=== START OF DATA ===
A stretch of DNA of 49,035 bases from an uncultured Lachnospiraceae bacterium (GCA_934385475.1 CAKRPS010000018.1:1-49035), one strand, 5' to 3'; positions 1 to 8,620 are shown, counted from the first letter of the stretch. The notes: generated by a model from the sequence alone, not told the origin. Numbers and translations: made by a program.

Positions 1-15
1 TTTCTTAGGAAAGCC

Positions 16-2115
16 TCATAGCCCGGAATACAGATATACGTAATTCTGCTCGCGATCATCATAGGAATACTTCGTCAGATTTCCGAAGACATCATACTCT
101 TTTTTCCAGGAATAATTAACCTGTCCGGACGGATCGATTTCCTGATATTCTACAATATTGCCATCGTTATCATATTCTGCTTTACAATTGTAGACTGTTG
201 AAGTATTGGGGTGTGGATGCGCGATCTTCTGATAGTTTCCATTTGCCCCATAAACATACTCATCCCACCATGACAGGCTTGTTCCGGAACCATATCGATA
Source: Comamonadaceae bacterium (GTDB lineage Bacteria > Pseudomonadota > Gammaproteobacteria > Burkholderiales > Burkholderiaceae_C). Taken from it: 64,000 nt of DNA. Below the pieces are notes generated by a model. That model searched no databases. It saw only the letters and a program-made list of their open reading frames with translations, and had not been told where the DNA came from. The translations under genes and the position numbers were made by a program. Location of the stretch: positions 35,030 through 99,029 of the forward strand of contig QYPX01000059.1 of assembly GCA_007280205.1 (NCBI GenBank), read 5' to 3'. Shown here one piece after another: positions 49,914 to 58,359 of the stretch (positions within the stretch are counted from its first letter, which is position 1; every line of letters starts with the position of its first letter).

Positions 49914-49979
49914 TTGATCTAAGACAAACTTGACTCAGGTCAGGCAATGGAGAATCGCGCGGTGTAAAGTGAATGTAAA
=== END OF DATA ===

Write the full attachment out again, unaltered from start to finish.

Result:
A stretch of DNA of 49,035 bases from an uncultured Lachnospiraceae bacterium (GCA_934385475.1 CAKRPS010000018.1:1-49035), one strand, 5' to 3'; positions 1 to 8,620 are shown, counted from the first letter of the stretch. The notes: generated by a model from the sequence alone, not told the origin. Numbers and translations: made by a program.

Positions 1-15
1 TTTCTTAGGAAAGCC

Positions 16-2115
16 TCATAGCCCGGAATACAGATATACGTAATTCTGCTCGCGATCATCATAGGAATACTTCGTCAGATTTCCGAAGACATCATACTCT
101 TTTTTCCAGGAATAATTAACCTGTCCGGACGGATCGATTTCCTGATATTCTACAATATTGCCATCGTTATCATATTCTGCTTTACAATTGTAGACTGTTG
201 AAGTATTGGGGTGTGGATGCGCGATCTTCTGATAGTTTCCATTTGCCCCATAAACATACTCATCCCACCATGACAGGCTTGTTCCGGAACCATATCGATA
Source: Comamonadaceae bacterium (GTDB lineage Bacteria > Pseudomonadota > Gammaproteobacteria > Burkholderiales > Burkholderiaceae_C). Taken from it: 64,000 nt of DNA. Below the pieces are notes generated by a model. That model searched no databases. It saw only the letters and a program-made list of their open reading frames with translations, and had not been told where the DNA came from. The translations under genes and the position numbers were made by a program. Location of the stretch: positions 35,030 through 99,029 of the forward strand of contig QYPX01000059.1 of assembly GCA_007280205.1 (NCBI GenBank), read 5' to 3'. Shown here one piece after another: positions 49,914 to 58,359 of the stretch (positions within the stretch are counted from its first letter, which is position 1; every line of letters starts with the position of its first letter).

Positions 49914-49979
49914 TTGATCTAAGACAAACTTGACTCAGGTCAGGCAATGGAGAATCGCGCGGTGTAAAGTGAATGTAAA